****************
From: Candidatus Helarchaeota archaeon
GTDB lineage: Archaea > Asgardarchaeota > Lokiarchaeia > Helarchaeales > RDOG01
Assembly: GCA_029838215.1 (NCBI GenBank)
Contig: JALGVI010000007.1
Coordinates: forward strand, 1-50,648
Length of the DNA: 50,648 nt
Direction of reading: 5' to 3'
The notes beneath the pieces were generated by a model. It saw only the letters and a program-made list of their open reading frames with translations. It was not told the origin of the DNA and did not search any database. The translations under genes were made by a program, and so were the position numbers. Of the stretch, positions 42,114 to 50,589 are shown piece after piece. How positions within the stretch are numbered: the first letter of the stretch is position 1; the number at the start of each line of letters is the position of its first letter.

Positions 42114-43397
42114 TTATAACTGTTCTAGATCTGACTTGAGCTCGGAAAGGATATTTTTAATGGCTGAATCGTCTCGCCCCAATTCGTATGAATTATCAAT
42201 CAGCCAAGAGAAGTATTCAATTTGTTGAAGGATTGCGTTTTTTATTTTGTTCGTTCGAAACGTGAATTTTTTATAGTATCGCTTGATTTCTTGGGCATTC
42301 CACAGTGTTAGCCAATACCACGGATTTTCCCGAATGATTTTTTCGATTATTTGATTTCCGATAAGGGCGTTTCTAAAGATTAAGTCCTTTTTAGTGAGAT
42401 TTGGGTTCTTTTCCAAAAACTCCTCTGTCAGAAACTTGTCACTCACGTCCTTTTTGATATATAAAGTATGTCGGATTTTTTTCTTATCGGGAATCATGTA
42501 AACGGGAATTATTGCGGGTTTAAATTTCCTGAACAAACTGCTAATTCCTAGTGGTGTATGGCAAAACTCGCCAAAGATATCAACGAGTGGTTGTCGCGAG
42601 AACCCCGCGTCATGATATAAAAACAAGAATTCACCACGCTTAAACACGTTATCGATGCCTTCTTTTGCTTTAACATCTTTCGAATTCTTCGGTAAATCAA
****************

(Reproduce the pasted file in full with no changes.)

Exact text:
From: Candidatus Helarchaeota archaeon
GTDB lineage: Archaea > Asgardarchaeota > Lokiarchaeia > Helarchaeales > RDOG01
Assembly: GCA_029838215.1 (NCBI GenBank)
Contig: JALGVI010000007.1
Coordinates: forward strand, 1-50,648
Length of the DNA: 50,648 nt
Direction of reading: 5' to 3'
The notes beneath the pieces were generated by a model. It saw only the letters and a program-made list of their open reading frames with translations. It was not told the origin of the DNA and did not search any database. The translations under genes were made by a program, and so were the position numbers. Of the stretch, positions 42,114 to 50,589 are shown piece after piece. How positions within the stretch are numbered: the first letter of the stretch is position 1; the number at the start of each line of letters is the position of its first letter.

Positions 42114-43397
42114 TTATAACTGTTCTAGATCTGACTTGAGCTCGGAAAGGATATTTTTAATGGCTGAATCGTCTCGCCCCAATTCGTATGAATTATCAAT
42201 CAGCCAAGAGAAGTATTCAATTTGTTGAAGGATTGCGTTTTTTATTTTGTTCGTTCGAAACGTGAATTTTTTATAGTATCGCTTGATTTCTTGGGCATTC
42301 CACAGTGTTAGCCAATACCACGGATTTTCCCGAATGATTTTTTCGATTATTTGATTTCCGATAAGGGCGTTTCTAAAGATTAAGTCCTTTTTAGTGAGAT
42401 TTGGGTTCTTTTCCAAAAACTCCTCTGTCAGAAACTTGTCACTCACGTCCTTTTTGATATATAAAGTATGTCGGATTTTTTTCTTATCGGGAATCATGTA
42501 AACGGGAATTATTGCGGGTTTAAATTTCCTGAACAAACTGCTAATTCCTAGTGGTGTATGGCAAAACTCGCCAAAGATATCAACGAGTGGTTGTCGCGAG
42601 AACCCCGCGTCATGATATAAAAACAAGAATTCACCACGCTTAAACACGTTATCGATGCCTTCTTTTGCTTTAACATCTTTCGAATTCTTCGGTAAATCAA